Silver Cross Hospital

The way you should be treated.™

Interventional radiologists play a critical role in the treatment of cancer at Silver Cross by offering several innovative techniques that can lead to prolonged quality of life for patients. Treatments include: 

Y-90 Internal Radiation Therapy. Interventional radiologists at Silver Cross now offer selective internal radiation therapy (SIRT) for patients who have liver tumors in which the liver is the only site of disease, or the liver is the major site of disease. This highly targeted therapy involves the administration of Y-90 resin microspheres (tiny beads filled with the radioactive isotope yttrium Y-90) to selectively deliver a dose of internal radiation to liver tumors in patients with metastatic colorectal cancer. Due to the liver tumor's unique blood supply, millions of tiny spheres are delivered directly to the tumors while sparing healthy liver tissue. This blocks the supply of blood to the cancer cells and delivers a high dose of radiation to the tumor while sparing normal tissue. It can help extend the lives of patients with inoperable tumors and improve their quality of life.

Normally, patients undergo two procedures under conscious sedation; both include a procedure known as an angiogram. The purpose of the first angiogram (or mapping) is to prepare the liver for SIRT. During the mapping procedure, the interventional radiologist blocks (or embolizes) the vessels to minimize the potential for the Y-90 microspheres to travel to areas outside the liver, such as the stomach or intestine. Assuming that the results of the initial tests are acceptable, the prescribed dose of Y-90 microspheres will then be administered under a second procedure, which is typically conducted one or two weeks after the initial angiogram is completed.

Clinical studies have shown that when used in combination with chemotherapy, Y90 microspheres can shrink liver tumors more than chemotherapy alone, improve quality of life and increase life expectancy. For a small number of patients, treatment can cause sufficient shrinkage of the liver tumor to permit its removal by surgery at a later date. Normally, patients can be discharged within four to six hours of the procedure and are able to resume normal daily activities two to three days after treatment.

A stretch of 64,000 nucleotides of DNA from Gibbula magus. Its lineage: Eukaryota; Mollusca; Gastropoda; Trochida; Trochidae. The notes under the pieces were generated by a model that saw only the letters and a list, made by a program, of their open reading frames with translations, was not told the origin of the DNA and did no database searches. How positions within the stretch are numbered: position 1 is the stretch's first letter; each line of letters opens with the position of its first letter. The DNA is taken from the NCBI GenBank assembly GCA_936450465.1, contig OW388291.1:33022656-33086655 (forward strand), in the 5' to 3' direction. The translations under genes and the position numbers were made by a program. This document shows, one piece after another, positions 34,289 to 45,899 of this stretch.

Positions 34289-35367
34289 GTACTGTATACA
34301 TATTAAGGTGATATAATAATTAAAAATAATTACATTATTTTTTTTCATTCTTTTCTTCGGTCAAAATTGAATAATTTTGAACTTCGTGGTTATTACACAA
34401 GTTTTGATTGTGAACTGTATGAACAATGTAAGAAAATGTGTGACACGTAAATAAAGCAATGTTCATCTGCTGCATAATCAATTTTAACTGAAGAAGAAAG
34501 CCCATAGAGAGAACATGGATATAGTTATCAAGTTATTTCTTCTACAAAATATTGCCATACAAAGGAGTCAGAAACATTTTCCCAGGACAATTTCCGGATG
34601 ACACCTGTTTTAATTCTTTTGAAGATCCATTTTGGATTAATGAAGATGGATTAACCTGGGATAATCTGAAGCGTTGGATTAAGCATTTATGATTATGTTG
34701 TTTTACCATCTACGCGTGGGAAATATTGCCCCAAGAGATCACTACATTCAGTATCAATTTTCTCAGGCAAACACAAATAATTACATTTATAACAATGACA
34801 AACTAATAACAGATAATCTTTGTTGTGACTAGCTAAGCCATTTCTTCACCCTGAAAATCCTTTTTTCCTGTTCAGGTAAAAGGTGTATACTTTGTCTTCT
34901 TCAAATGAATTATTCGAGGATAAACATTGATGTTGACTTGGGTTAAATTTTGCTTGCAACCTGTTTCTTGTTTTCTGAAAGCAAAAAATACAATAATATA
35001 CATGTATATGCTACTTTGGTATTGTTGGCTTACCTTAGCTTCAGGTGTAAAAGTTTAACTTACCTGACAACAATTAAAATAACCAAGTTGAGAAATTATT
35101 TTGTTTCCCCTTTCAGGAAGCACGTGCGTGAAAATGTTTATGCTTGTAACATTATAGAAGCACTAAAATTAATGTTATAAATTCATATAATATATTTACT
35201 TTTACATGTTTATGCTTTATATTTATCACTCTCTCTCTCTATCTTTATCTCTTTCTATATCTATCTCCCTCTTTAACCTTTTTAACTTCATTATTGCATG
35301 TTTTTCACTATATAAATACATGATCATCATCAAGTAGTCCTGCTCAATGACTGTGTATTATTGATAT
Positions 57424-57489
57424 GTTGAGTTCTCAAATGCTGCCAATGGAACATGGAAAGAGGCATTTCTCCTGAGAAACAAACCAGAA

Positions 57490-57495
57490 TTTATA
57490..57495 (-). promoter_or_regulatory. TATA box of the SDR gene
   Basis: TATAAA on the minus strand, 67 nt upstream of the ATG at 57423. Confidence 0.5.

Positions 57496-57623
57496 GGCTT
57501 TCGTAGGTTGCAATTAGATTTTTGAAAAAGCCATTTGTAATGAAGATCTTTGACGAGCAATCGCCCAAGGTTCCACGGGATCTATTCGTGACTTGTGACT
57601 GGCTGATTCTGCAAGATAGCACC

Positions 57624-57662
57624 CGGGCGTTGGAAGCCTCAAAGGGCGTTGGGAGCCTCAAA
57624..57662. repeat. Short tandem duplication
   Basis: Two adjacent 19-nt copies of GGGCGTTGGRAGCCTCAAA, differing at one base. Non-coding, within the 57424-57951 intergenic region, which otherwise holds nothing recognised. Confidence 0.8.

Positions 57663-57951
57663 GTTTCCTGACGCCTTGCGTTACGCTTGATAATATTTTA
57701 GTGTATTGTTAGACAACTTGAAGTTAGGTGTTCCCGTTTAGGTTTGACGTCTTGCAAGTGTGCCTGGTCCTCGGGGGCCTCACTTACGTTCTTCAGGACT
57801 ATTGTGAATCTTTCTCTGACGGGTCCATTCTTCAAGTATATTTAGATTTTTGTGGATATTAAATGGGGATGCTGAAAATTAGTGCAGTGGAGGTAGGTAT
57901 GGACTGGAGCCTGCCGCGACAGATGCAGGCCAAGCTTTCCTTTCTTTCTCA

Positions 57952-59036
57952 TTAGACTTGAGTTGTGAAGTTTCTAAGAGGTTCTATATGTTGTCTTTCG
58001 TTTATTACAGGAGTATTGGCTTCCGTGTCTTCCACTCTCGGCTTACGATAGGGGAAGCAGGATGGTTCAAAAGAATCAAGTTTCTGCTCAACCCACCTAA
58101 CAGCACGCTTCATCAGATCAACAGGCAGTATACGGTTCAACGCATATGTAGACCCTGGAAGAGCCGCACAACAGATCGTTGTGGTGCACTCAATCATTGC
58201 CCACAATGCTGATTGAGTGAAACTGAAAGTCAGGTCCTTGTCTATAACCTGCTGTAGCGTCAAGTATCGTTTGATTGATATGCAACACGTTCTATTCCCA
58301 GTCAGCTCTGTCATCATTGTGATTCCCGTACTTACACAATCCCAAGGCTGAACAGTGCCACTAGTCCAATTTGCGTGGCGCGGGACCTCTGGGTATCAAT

Chemoembolization. Chemoembolization is a treatment in which an interventional radiologist delivers a cancer-killing drug directly to the cancer through a catheter (a very thin, flexible tube) so that the cancer drug does not reach healthy tissue in other parts of the body. This treatment, which is less invasive than standard chemotherapy, cuts off the blood supply to the cancer, depriving it of the oxygen and nutrients it needs to survive, while leaving healthy tissue intact.

Chest Port Placement. Chest ports are very useful for giving medicines directly into a vein over a long period, including chemotherapy for the treatment of cancer. They are better than an intravenous (IV) line because a port can stay in place for months or even years, if needed; ports have a lower risk of infection over time than IVs, or other devices that stick out through the skin; and patients won’t need additional need needle sticks to get blood samples or to access their blood for treatments. These can be done through the port.

Tumor Thermal Ablation. Ablation is a treatment that destroys liver tumors without removing them. These techniques are used in patients with a few small tumors and when surgery is not a good option (often because of poor health or reduced liver function). Ablation is best used for tumors no larger than about 3 cm across (a little over an inch). For slightly larger tumors (3 to 5 cm across), it may be used along with embolization. 



Located at 1900 Silver Cross Blvd., New Lenox, IL 60451   Main Phone (815) 300-1100

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Physicians on Silver Cross Hospital’s Medical Staff have expertise in their areas of practice to meet the needs of patients seeking their care.  These physicians are independent practitioners on the Medical Staff and are not the agents or employees of Silver Cross Hospital. They treat patients based upon their independent medical judgment and they bill patients separately for their services.